I wonder why so many writers choose to begin with murder mysteries. Could it be that so many of us read them so faithfully? Another possibility is that there are simply so many murder mysteries published that the odds of selling one to a publisher aren’t bad. Or it may be that the strict form offers writers training wheels. And them maybe I’m looking at the whole question backwards and the issue is really why so many terrific writers abandon writing mysteries and move on to something more ambitious. Even Julian Barnes wrote four mysteries (as Dan Kavanagh) in the 1980s, while also writing novels like Metroland and Flaubert’s Parrot.
Maybe I am reading into Birth Marks, Sarah Dunant’s first Hannah Wolfe mystery of three. But it seemed to be an exploration of a genre that wouldn’t hold this writer for very long. Hannah Wolfe herself is not an especially original creation, though a very appealing one. A wisecracking sometime employee in a small-time security firm, she is obviously both too posh and too well-educated for her job. (In Birth Marks she turns out to speak perfect French, for instance.) Some ill-defined restlessness and man trouble are Dunant’s only explanation for what otherwise seems like Hannah’s slumming.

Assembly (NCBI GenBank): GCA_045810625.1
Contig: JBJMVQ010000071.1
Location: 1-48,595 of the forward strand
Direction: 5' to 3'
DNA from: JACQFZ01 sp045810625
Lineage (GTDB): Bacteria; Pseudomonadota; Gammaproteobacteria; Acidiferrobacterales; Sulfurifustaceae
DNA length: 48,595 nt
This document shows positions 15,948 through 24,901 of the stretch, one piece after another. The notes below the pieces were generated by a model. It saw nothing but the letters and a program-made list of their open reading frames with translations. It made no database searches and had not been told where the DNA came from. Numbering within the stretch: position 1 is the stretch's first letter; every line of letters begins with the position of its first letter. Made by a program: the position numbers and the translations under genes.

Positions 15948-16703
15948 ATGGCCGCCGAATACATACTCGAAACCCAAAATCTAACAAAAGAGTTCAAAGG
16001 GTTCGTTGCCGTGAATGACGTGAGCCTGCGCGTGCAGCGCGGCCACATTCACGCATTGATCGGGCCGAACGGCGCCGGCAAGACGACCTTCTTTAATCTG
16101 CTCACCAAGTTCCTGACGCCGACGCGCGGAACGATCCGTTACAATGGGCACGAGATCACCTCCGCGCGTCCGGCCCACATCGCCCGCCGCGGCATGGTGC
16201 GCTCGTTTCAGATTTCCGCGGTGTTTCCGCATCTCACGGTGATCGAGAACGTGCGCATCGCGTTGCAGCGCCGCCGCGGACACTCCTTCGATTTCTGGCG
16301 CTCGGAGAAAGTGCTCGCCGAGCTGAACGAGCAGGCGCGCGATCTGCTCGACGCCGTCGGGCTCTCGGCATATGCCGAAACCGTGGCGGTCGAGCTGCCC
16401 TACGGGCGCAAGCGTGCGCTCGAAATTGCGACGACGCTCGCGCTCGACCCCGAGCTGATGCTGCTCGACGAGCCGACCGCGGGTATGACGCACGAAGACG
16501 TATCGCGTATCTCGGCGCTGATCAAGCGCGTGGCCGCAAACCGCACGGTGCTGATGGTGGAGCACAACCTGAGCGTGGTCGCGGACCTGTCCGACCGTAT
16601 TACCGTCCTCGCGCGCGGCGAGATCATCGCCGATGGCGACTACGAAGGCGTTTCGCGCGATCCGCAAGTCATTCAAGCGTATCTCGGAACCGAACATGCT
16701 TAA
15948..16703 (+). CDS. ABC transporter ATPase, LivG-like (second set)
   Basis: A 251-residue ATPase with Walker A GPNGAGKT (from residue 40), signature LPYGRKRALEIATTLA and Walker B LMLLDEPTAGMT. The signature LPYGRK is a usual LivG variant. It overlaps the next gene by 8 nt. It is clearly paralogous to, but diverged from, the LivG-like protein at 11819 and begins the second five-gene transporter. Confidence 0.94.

That’s a minor quibble, though. Birth Marks is completely enjoyable. The plot concerns a young woman who has vanished, and Hannah pretty expeditously finds out that Carolyn has gotten herself mixed up with a French industrialist for nefarious reasons. I thought I had this figured out and about two-thirds of the way through the book, my guess was revealed to be correct…. but! There was more! Further layers of deception! No one, it turns out, has any principles, possibly including the victim Carolyn. As Hannah puts it: “Funny. When you think about it the only really glamorous thing about Marlowe is Chandler’s style. Strip that away and what have you got but sleaze?” No wonder Dunant bailed after three mysteries!